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Freight bosses fear French president Emmanuel Macron would spark gridlock across Kent by tearing up Le Touquet Treaty

PUBLISHED: 16:30 09 May 2017 | UPDATED: 16:38 09 May 2017

French President-elect Emmanuel Macron (AP Photo/Thibault Camus)

French President-elect Emmanuel Macron (AP Photo/Thibault Camus)

The Tunbridge Wells-based FTA says moving border controls back to the UK from France would be “catastrophic” for the industry

Theresa May is being urged to hold crunch talks with the newly-elected French president over fears his plans to tear up a crucial treaty between the two countries would spark gridlock across Kent.

Freight bosses are calling on the prime minister to convince Emmanuel Macron not to renegotiate the agreement which permits British border officials to operate on French soil, known as Le Touquet Treaty, as he suggested he could throughout his recent election campaign.

The Tunbridge Wells-based Freight Transport Association (FTA) warns the agreement is instrumental in preventing unnecessary congestion occurring at Britain’s ports, and ensuring the continued movement of goods between the UK and continental Europe with as little delay as possible.

Mr Macron reportedly told Mrs May when they met at Downing Street in February he was willing to work to “improve” the deal signed in 2003, but greater assurance is needed over the coming weeks and months, according to the industry.

“The repatriation of border controls to the UK from France would have disastrous effects on the UK’s logistics industry, as well as on general traffic through the Channel ports,” said Pauline Bastidon, FTA’s head of European policy.

“The Port of Dover has insufficient space to accommodate additional immigration checks – implementing such a change on UK soil would severely disrupt the cross-Channel flow of goods.

“At the current levels of activity, it would mean that supply chains are slowed down, with lengthy delays for both passenger and freight transport.

“This could, in turn, be catastrophic for just-in-time supply chains and cargoes of a time-sensitive nature, such as perishable goods.

“There is also the risk of giving the impression to people smugglers that the French border is now ‘open’, which could lead to a return of large numbers of migrants heading to the UK.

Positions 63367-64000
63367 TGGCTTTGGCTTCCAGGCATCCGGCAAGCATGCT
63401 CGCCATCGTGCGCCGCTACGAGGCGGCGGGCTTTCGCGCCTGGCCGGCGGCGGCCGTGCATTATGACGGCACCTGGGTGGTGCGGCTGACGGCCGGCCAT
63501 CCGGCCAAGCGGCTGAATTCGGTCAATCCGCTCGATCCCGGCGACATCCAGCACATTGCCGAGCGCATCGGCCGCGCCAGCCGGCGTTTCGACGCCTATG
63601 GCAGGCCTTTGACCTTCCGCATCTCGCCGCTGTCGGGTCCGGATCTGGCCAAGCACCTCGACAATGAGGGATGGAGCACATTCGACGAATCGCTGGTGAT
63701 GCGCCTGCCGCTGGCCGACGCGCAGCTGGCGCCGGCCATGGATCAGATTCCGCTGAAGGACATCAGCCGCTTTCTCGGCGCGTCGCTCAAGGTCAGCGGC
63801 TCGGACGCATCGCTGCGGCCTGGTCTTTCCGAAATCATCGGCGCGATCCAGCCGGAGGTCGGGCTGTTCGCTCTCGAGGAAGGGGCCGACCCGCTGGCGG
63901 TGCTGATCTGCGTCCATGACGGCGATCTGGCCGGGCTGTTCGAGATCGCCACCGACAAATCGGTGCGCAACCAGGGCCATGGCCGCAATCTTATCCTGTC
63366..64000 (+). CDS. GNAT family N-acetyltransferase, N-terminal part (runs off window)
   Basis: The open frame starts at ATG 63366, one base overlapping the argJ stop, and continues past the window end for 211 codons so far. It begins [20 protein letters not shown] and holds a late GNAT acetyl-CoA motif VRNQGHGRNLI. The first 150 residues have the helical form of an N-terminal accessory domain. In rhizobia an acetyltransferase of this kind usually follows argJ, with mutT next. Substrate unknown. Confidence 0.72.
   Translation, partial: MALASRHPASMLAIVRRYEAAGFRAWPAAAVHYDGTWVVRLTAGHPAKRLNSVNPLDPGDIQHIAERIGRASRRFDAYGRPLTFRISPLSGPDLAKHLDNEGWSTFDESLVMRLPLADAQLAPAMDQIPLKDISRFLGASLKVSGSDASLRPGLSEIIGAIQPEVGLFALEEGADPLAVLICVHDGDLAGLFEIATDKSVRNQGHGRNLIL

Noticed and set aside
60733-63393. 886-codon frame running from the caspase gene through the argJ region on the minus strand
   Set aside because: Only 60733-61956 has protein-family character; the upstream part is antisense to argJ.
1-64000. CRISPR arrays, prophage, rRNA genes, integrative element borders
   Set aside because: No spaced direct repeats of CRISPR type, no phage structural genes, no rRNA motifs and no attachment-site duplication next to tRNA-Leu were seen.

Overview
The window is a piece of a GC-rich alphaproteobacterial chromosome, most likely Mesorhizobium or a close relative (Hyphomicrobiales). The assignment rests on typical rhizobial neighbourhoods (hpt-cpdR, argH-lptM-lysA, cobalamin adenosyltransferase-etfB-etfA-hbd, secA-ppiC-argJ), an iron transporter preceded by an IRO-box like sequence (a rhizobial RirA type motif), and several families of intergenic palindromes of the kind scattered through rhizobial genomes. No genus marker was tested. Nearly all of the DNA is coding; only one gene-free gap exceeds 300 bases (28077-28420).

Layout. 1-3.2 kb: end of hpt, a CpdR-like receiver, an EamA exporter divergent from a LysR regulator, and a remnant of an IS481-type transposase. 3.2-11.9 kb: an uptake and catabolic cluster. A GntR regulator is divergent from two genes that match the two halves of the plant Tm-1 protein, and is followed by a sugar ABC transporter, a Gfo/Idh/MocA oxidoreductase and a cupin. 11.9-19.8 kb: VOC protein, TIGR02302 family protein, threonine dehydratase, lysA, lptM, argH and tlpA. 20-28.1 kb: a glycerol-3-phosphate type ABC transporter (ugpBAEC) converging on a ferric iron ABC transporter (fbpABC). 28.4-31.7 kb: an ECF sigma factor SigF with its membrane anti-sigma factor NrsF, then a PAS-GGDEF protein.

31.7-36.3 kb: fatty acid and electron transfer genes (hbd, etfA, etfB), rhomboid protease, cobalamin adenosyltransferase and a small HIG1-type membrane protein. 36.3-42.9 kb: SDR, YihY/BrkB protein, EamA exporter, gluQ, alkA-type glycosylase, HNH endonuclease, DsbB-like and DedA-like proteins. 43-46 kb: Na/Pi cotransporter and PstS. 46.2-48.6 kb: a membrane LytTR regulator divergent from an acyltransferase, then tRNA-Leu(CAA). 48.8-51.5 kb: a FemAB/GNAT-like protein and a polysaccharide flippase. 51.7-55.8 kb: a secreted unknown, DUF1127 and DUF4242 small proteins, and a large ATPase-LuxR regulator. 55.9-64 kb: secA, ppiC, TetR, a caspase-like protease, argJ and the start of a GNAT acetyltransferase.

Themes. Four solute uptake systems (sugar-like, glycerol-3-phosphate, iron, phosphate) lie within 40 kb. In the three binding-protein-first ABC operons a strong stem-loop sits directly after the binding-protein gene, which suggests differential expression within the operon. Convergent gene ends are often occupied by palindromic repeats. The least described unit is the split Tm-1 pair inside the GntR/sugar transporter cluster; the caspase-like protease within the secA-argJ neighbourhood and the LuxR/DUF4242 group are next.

“This would increase the safety risks for drivers, who would once again see their vehicles targeted as they approached the Channel ports.

“Currently, checks are undertaken before trucks leave the Continent, removing stowaways before the vehicles board ferries or enter the Channel Tunnel.

“Removing this possibility would also place operators in a difficult situation and make them even more liable for the heavy penalties imposed by UK Border Force when stowaways are found on board vehicles.

“Every year, around £119bn worth of trade passes through the maritime Calais-Dover route.

“Moving immigration controls would disrupt this valuable trade lifeline and cause significant delays on both sides of the Channel.

“We urge both governments to maintain the status quo, in order to protect cross-Channel trade which is of vital importance to both the UK and France.”

The prime minister responded this week by saying a discussion over border controls between the two countries would be on the cards after the general election next month.

During an election campaign visit in north-west London, Mrs May said: “It works for the benefit of both the UK and France and obviously in the government that is elected after June 8, we will be sitting down and talking to Monsieur Macron and others about how that system has worked both to the benefit of France, as well as for the benefit of the UK.”

However, the agreement has been criticised in France for leaving the country to deal with huge numbers of migrants attempting to travel to Kent, and the prime minister’s stance over the row was slammed by Liberal Democrat foreign affairs spokesman Tom Brake.

“Theresa May has adopted Ukip’s rhetoric, and now she is adopting their incompetence too,” he said.

“The Conservatives have repeatedly claimed that Brexit will have no impact on border agreements with France, but now the prime minister has admitted that they are up for negotiation.

“Changes to Le Touquet will mean an upheaval for people travelling across the Channel, risk making our country less secure, and are yet another consequence of the Conservative approach to Brexit.

“This is another clear reason why the British people must have the final say on the Brexit deal.”

Mr Macron was victorious over the far-right leader Marine Le Pen on Sunday, though there have been fears his pro-Europe stance will hinder Mrs May in her Brexit negotiations.

MEP for the south east and former Folkestone and Hythe candidate for Ukip, Janice Atkinson, told us earlier this year Kent would be “a safer place” if Mme Le Pen was elected, due to her pledge to end the free movement of migrants through France.

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